What makes a satisfying dungeon is a great question for Zelda fans to discuss. This is a complex discussion because the elements that make a great early dungeon and the elements that make a great late-game dungeon are quite different. The early dungeons in Zelda games are often designed to teach the player the language of puzzle solving and to serve as tutorials for how to navigate a complex collection of rooms and floors. Yes, these early dungeons still need to have some type of challenge, and perhaps even stump the player at different points, but their main goals are to teach the player the rules for dungeons and puzzle design. In contrast, late-game dungeons should give the player a sense of challenge and include a diverse set of puzzles and tricks within them. These dungeons need to engage seasoned players who are nearing the end of their experience with a specific Zelda game.

The sequencing or progression of Ocarina of Time‘s dungeons is a key element of what makes the game so great. The first three dungeons build the foundations for how a player explores a dungeon, and these early dungeons teach the player how to navigate these complex three-dimensional spaces. For example, Inside The Great Deku Tree teaches the player the basics for climbing vines, timer switches, moving blocks, swimming sequences, and torch puzzles. The other child dungeons, Dodongo’s Cavern and Inside Jabu Jabu’s Belly, follow a similar approach of teaching the player how to navigate increasingly complex spaces. When Link becomes an adult, the designers and developers of Ocarina of Time fully take off the training wheels. The dungeons become more ambitious; the spaces that the player navigates become more complex and elaborate. Yet despite the advancements in complexity and the accumulation of different design ideas, the temples never feel overwhelming (with the possible exception being the Water Temple). It is a testament to the designers and developers of Ocarina of Time that the progression and challenge from dungeon to dungeon feels natural and comfortable.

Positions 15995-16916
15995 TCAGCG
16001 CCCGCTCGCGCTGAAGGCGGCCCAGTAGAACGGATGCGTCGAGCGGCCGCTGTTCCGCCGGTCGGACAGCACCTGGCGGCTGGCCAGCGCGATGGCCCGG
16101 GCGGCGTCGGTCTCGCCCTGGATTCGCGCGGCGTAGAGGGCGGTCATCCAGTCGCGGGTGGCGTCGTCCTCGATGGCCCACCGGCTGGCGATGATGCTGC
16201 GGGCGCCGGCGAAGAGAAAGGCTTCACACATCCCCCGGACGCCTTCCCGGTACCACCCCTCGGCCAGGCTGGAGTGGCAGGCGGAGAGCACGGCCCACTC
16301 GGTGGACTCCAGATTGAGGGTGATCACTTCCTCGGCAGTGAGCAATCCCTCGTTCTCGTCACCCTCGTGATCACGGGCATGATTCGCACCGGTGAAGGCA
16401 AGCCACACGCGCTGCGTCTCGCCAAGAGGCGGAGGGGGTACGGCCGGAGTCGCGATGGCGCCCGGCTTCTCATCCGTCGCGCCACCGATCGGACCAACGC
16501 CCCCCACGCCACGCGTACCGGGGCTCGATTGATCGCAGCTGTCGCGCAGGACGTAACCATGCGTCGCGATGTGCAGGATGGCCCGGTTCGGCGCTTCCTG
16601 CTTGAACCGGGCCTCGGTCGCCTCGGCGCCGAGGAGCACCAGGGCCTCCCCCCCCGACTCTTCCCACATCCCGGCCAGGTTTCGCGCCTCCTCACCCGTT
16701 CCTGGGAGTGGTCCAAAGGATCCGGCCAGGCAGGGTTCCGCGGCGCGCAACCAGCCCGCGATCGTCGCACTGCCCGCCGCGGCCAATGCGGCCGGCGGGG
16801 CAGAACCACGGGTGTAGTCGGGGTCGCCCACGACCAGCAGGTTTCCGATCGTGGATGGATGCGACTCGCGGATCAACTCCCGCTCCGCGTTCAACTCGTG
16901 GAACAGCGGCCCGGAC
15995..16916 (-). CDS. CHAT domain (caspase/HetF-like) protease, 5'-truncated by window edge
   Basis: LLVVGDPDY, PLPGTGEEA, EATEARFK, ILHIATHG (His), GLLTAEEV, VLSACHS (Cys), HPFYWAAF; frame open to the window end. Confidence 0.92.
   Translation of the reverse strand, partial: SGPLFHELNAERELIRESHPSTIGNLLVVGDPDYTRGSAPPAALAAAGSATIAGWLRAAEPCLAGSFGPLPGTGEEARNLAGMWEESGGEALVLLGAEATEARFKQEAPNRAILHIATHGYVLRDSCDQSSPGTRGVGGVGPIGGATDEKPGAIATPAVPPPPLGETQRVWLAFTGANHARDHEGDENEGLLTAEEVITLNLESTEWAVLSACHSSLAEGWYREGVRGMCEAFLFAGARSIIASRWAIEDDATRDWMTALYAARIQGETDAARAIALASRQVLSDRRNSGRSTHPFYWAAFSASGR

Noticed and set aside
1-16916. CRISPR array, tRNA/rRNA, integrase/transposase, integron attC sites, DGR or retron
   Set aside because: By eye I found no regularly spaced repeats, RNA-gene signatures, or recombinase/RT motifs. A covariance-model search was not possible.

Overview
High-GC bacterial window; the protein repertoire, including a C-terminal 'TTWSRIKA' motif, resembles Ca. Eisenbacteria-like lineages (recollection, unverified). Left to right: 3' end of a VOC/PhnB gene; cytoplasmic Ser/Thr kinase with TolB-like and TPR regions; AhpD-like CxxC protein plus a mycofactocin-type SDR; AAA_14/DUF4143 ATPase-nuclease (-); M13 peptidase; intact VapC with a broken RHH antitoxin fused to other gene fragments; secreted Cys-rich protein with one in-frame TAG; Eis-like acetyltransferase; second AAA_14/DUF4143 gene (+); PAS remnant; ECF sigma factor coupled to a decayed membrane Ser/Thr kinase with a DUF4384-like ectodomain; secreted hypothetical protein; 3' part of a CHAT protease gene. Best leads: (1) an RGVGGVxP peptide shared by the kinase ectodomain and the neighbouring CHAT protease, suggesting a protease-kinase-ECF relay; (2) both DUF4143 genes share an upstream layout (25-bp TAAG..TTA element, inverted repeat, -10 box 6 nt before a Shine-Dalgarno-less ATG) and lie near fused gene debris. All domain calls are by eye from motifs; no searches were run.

While the Forest Temple stands out as arguably Ocarina of Time‘s best dungeon, I would argue that the Spirit Temple is Ocarina of Time‘s most complete and versatile dungeon. Positioned as the final leg of the game’s Medallion quest, the Spirit Temple is a brilliant dungeon that requires the player to use almost all of the game’s accumulated items to progress. The only dungeon that features a child and adult section, this super-sized dungeon includes well-designed puzzles, exciting mini-bosses, and an iconic boss fight. In a game that has remained a milestone in gaming history, the Spirit Temple is one of Ocarina of Time‘s best sections.

 

Ocarina of Time‘s Final Frontier

By the time the player gets to the final stretch of Ocarina of Time, they might find it hard to imagine that the game has any new ways to surprise the player. Ocarina of Time‘s time travel mechanic allowed the developers to reuse different locations for multiple purposes, which in turn allowed the designers to fit an incredible amount of interesting landmarks and dungeons into what is now considered a modestly sized game world. The first four temples (Forest, Fire, Water, and Shadow) require the player to return to areas that Link has already visited as a child. The game hides its temples in plain sight; the process of finding the first three temples is more about revisiting old locations with new tools than filling in blank sections of a map. Narratively, revisiting old locations helps the player reflect on the idea of time, which is the subject of many of Sheik’s monologues throughout the game. While reusing locations is a brilliant use of design space, by the end of the Shadow Temple, it feels like the game has revealed most of its secrets.